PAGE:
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N. Korean nuke not acceptable for Asian peace: ex-U.S. envoy

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Published : 2014-02-10 15:20
Updated : 2014-02-10 15:36

North Korea's development of nuclear weapons is not acceptable for pursuing peace and security in Asia, a former U.S. point man on Asian affairs said Monday.

The remarks by Christopher Hill, former Assistant Secretary of State for East Asian and Pacific Affairs, came amid international efforts to resume the long-stalled six-party talks on ending North Korea's nuclear arms program.

The multilateral disarmament forum, involving the two Koreas, the U.S., China, Japan and Russia, has been suspended since late 2008 as the North continued activities to develop nuclear weapons, notably its nuclear bomb test last February, in breach of an agreement reached in the talks.

China has been leading recent discussion to resume the six-party dialogue, but Washington and Seoul have shown reservations, saying the North should first demonstrate its seriousness toward giving up its nuclear arms program before the talks could begin.

"We must make very clear that North Korea's possession of nuclear weapons is not acceptable to the standard of the region. This is not acceptable for peace and security of this region," Hill told a conference in Seoul. "These are not just a slogan, not just empty words."

"We need to make it abundantly clear to North Koreans that this map they have chosen is not one that is for us acceptable to our road map for peace and security," said the former U.S. diplomat who has also served as the top U.S. envoy to the now dormant six-party forum.

"I don't think any of the five other countries in the six-party talks will disagree with that proposition," he said.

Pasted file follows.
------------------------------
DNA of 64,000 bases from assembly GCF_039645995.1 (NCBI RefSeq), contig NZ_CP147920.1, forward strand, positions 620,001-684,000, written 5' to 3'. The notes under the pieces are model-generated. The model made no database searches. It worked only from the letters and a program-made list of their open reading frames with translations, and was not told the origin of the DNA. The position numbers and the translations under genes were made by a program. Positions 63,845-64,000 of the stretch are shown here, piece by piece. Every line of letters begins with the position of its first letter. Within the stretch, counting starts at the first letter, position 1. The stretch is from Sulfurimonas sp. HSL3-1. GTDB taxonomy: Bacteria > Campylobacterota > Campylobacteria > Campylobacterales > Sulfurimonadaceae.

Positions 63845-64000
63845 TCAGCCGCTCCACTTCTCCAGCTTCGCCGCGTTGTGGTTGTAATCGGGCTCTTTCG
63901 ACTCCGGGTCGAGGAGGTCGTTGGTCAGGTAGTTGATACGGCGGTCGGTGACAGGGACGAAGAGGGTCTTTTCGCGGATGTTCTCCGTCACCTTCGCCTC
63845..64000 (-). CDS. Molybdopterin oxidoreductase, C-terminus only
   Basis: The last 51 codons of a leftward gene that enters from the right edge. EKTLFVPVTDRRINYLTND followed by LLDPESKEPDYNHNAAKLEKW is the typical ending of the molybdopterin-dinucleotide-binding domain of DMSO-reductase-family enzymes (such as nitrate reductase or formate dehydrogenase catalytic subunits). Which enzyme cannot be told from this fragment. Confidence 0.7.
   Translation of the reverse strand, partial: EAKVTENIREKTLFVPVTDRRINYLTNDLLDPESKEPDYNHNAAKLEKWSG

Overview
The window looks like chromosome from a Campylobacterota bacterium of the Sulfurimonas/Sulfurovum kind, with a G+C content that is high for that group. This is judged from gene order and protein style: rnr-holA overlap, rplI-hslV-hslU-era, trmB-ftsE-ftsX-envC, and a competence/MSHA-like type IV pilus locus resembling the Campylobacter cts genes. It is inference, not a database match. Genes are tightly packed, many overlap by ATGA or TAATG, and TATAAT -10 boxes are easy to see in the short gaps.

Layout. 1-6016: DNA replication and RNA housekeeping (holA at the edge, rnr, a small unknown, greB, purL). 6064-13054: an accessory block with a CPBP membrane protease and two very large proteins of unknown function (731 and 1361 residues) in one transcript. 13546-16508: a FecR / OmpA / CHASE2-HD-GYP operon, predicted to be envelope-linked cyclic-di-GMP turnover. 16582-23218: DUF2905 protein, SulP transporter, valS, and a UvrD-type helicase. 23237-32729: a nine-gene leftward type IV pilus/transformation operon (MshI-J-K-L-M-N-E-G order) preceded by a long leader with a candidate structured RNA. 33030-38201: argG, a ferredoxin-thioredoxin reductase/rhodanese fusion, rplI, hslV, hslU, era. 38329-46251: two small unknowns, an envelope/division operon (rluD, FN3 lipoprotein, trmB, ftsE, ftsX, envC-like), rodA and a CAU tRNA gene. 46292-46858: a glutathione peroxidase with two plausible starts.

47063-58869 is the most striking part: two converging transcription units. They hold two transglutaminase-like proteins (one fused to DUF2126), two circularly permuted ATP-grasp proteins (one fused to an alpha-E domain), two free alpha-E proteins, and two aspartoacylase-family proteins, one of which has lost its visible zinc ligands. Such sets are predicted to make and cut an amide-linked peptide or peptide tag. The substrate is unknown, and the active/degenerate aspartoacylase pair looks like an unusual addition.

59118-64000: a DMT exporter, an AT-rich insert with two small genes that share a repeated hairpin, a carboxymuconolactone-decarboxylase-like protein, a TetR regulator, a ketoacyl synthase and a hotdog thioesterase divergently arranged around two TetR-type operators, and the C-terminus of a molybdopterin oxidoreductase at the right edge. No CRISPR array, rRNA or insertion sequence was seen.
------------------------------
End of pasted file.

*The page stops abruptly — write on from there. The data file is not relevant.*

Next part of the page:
Hill also called for improvement in the icy relations among Asian nations, especially between China and Japan as well as South Korea and Japan, noting that the North Korean nuclear issue could be resolved by better international relations in Northeast Asia.

"Today we have something that the U.S. did not seek, does not want. We have bilateral problems by China and its neighbors," Hill said. "This is not in our interest. This is not in anybody's interest," he said particularly of the strained Beijing-Tokyo ties over their territorial disputes surrounding certain outcroppings in the East China Sea.

"I would like to say China and Japan could understand that it is not true that one has to be up, while the other has to be down, both countries can do a better job, both need to understand the need for a pattern of cooperation," according to the former U.S. official.

"You need to be very careful about allowing your domestic nationalism to spill into international issues," he said, accusing both Japan and China of nationalism in dealing with their foreign affairs of late.

The former diplomat also highlighted Washington's intention to step up its collaboration with China, saying "North Korea is a good place to continue (their cooperation)."

China seems to be worried North Korea's potential collapse, and becoming a successor country to South Korea, may indicate the U.S.' victory over China, Hill said, adding "it's a wrong way to look at it."

The U.S. is not interested in compromising China's security nor is it interested in stationing troops along the Yalu River on the Sino-North Korean border, he said, noting that "China needs to get over this zero-sum thinking." (Yonhap)

 

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